‘Fast Duck’ society….. are we *Ducked* ?

PM Camcorderdirect comes up with ‘Big Society’..and Miliband Minor… rapidly losing points in the polls… comes up with ‘Fast Buck Society’  and says his speech will be about a ‘Bargain’…

I can barely contain my excitement at the prospect of listening to his speech… and  shall lose absolutely no time in doing so.  This is the opening paragraph of a supposedly ‘leftie leaning BBC’ report on Ed’s speech….  I suspect that I am not alone in wondering what a “quiet crisis” is…

Ed Miliband will later declare war on “predatory, asset-stripping” companies and anti-social tenants, in a speech to Labour’s annual conference.

The Labour leader will set out his vision of a country where responsible “grafters” are rewarded.

And he will call for an end to the “fast buck” culture he claims has created a “quiet crisis” in the UK.

Meanwhile…. the Courts appear to be making it up according to this Guardian report into the riot sentencing orgy of recent weeks.

Courts mistreating cases as riot-related, says defence lawyer

Fiona Bawdon asks: “Is a Tottenham solicitor alone in having clients charged as part of riots, despite them having no connection other than being in the same borough?”

But.. it is not all doom and gloom…. especially for City lawyers…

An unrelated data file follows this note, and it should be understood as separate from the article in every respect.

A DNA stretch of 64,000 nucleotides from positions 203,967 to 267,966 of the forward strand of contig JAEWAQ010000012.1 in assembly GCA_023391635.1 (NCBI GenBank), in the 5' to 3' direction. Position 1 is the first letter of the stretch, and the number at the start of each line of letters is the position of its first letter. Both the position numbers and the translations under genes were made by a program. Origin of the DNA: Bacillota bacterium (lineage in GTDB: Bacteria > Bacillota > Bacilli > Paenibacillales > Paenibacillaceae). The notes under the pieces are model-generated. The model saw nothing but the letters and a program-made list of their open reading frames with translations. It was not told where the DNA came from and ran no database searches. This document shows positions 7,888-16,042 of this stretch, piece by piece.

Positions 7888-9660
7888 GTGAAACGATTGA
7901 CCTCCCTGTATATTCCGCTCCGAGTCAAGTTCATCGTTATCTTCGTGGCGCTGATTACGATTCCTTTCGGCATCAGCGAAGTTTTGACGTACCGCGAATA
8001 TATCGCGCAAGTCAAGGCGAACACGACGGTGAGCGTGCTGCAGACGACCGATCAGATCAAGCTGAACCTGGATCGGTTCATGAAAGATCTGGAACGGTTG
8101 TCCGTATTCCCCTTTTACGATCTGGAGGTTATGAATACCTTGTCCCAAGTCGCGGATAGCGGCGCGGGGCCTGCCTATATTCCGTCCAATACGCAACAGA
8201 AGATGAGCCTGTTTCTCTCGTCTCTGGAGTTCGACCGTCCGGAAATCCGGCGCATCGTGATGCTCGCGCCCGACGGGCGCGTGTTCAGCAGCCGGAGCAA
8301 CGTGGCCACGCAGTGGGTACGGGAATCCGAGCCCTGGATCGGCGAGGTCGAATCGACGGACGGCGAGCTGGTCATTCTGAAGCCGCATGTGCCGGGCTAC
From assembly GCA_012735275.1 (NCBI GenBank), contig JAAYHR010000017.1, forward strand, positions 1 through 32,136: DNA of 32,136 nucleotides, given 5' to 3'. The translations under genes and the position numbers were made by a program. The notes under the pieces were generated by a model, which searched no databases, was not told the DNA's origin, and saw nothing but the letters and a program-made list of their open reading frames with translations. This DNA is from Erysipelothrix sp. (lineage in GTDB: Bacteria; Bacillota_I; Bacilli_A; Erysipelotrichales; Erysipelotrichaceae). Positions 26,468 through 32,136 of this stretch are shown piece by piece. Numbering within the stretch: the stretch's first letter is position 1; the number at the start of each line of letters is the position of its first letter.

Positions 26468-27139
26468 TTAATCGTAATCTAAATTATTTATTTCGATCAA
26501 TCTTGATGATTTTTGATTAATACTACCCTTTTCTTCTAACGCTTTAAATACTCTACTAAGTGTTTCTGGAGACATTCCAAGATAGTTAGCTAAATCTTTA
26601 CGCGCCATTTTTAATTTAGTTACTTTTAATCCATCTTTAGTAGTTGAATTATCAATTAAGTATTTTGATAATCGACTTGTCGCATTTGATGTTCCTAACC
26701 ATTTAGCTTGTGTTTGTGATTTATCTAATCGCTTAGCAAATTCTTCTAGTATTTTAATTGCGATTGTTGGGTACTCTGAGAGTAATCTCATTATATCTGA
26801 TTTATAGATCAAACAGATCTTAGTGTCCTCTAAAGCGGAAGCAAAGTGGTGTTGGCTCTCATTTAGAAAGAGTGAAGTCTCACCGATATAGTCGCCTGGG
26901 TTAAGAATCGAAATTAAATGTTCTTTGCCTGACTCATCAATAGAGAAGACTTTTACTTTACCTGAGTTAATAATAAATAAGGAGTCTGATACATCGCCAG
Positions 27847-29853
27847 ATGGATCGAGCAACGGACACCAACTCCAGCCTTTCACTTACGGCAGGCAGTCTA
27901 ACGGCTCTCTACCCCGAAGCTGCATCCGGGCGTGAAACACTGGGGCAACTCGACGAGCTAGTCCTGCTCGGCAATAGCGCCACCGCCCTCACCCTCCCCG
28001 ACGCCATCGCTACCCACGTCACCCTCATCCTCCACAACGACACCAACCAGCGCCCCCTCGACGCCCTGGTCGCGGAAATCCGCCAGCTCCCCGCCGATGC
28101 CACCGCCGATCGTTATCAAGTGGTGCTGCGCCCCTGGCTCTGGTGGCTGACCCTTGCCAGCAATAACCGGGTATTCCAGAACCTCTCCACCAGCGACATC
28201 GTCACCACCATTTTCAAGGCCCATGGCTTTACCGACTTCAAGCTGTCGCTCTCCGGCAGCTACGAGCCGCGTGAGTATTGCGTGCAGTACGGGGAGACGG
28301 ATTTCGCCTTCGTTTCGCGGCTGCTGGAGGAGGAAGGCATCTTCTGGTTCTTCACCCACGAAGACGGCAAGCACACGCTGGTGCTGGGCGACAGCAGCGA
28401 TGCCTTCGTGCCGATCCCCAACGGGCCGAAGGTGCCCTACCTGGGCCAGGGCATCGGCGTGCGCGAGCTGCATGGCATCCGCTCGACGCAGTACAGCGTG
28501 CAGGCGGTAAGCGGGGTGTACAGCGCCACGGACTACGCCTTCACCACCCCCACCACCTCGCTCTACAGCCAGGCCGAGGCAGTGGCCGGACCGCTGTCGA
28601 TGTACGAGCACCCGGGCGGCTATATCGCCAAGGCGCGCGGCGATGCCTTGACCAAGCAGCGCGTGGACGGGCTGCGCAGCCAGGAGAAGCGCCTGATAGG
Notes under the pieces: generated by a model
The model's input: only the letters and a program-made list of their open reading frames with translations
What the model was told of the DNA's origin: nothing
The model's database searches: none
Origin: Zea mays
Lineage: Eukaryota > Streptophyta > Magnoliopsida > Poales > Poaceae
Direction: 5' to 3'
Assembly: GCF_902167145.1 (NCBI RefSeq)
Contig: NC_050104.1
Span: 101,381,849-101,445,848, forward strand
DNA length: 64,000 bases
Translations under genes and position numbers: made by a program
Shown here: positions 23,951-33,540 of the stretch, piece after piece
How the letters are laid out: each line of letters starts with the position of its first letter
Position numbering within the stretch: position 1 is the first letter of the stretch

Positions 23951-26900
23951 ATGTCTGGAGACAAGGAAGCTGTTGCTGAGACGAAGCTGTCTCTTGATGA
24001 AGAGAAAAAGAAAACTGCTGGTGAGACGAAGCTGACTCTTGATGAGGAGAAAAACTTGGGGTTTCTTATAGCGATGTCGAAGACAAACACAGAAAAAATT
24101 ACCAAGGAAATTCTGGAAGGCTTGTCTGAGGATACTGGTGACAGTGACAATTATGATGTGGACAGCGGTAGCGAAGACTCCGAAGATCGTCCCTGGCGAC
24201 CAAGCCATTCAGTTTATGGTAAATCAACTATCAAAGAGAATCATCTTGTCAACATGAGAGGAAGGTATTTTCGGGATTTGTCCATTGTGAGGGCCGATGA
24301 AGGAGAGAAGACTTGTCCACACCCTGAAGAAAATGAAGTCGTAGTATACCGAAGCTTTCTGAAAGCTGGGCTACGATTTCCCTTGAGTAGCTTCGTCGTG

Why the world sees London as the leading light in legal services

Neil Rose in The Guardian: Kenneth Clarke is right, the City is as much a legal centre as a financial one – but there are still jurisdictions to conquer…..Kenneth Clarke last week said that he is “almost as much of an enthusiast for English law as I am for English cricket” and described the rule of law as “one of our greatest exports.

Does Miliband Minor have City lawyers in his mind when talking about ‘Fast Duck Society’?

Jim Diamond, writing in  Legal Week has an article well worth reading…

How law lost its soul – the epidemic of over-charging clients by City law firms

Costs lawyer Jim Diamond (pictured) argues major law firms have over-charged their clients by £5bn in the last five years

Over-charging by major City law firms could be as high as £5bn over the last five years. I estimate that the flawed system that lawyers continue to use to produce bills has led to charges that are, on average, 5%-10% higher than they should have been across the board. And I believe that when the fundamentally flawed system finally unravels, it will make the MPs expenses scandal look like children taken a few loose sweets from a corner shop.

Read more…

Ah well… we may all be ‘ducked’…. especially if this ‘Fast Duck’ merchant gets his way….

Trader on the BBC says Eurozone Market will crash

Watch and marvel at the attitude to society of some who live within our shores…


UPDATE… it appears that the BBC was hoaxed!

Alessio Rastani: Is BBC Market Trader Really Yes Men Founder Andy Bichlbaum?

Huffington Post report  | BBC report


And… the reveal…as an occasional satirist… I have to *Applaud*…


BBC financial expert Alessio Rastani: ‘I’m an attention seeker not a trader’

You have to laugh… he fooled the world!